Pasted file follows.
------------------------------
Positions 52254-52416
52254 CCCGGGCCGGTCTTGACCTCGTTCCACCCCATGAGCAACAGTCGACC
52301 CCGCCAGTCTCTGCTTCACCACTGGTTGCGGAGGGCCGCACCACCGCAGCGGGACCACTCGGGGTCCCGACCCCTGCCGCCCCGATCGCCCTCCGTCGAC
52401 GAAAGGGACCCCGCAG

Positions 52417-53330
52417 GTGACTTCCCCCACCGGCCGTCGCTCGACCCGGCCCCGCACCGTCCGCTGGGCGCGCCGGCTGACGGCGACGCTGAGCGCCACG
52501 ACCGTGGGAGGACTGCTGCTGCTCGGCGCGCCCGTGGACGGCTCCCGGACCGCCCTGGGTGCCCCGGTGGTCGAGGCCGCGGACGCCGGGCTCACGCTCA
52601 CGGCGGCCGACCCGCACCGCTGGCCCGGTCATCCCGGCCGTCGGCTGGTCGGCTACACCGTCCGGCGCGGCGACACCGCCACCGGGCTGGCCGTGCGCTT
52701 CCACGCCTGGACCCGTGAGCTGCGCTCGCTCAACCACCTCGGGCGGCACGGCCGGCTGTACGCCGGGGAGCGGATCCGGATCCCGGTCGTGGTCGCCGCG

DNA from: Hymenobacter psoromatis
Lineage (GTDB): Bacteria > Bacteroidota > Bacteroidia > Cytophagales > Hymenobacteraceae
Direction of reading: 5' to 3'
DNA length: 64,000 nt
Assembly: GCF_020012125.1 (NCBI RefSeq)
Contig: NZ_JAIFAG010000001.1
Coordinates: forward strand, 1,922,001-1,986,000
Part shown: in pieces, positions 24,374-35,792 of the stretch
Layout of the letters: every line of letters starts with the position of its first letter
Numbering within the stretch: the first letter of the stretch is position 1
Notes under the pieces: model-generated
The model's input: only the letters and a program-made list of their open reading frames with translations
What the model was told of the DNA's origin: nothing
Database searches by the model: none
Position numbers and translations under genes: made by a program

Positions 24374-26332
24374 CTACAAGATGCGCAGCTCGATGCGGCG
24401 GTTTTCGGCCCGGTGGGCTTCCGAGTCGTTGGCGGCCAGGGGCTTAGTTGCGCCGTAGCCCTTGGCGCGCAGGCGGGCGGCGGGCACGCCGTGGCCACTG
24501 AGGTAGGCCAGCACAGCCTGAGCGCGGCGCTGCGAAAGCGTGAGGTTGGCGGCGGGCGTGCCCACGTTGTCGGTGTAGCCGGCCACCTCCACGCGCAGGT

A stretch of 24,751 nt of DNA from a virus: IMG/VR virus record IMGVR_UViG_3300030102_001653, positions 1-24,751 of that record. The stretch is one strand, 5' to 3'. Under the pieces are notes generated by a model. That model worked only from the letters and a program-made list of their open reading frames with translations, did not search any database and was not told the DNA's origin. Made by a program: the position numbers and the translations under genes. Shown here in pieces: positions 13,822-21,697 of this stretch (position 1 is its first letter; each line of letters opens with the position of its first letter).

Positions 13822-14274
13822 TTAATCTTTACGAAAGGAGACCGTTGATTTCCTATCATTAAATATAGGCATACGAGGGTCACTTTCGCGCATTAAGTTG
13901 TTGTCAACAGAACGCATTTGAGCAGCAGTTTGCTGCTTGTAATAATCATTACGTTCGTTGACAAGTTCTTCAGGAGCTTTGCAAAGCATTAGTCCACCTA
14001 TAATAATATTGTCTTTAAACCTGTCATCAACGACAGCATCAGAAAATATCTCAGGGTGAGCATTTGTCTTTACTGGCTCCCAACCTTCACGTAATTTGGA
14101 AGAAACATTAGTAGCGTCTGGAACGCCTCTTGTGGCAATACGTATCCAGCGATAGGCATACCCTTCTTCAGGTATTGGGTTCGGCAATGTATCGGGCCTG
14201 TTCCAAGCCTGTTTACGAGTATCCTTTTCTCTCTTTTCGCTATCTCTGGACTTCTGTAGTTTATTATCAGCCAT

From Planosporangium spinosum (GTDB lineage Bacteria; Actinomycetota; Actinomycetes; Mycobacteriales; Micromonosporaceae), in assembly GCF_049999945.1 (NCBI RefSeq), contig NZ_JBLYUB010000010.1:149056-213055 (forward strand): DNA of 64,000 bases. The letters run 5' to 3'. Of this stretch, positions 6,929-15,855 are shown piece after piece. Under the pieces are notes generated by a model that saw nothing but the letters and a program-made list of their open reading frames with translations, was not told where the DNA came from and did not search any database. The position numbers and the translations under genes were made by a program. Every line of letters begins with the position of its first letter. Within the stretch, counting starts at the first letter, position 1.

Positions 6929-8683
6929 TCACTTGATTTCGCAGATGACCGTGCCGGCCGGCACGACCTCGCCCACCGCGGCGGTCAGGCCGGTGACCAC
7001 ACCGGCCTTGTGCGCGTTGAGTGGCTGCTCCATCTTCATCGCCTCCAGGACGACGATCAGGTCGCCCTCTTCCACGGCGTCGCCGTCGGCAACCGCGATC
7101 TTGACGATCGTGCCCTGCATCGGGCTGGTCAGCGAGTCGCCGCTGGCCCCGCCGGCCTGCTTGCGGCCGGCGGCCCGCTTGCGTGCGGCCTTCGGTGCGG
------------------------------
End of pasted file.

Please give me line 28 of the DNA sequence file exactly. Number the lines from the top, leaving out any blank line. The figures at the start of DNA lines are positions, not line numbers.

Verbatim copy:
24501 AGGTAGGCCAGCACAGCCTGAGCGCGGCGCTGCGAAAGCGTGAGGTTGGCGGCGGGCGTGCCCACGTTGTCGGTGTAGCCGGCCACCTCCACGCGCAGGT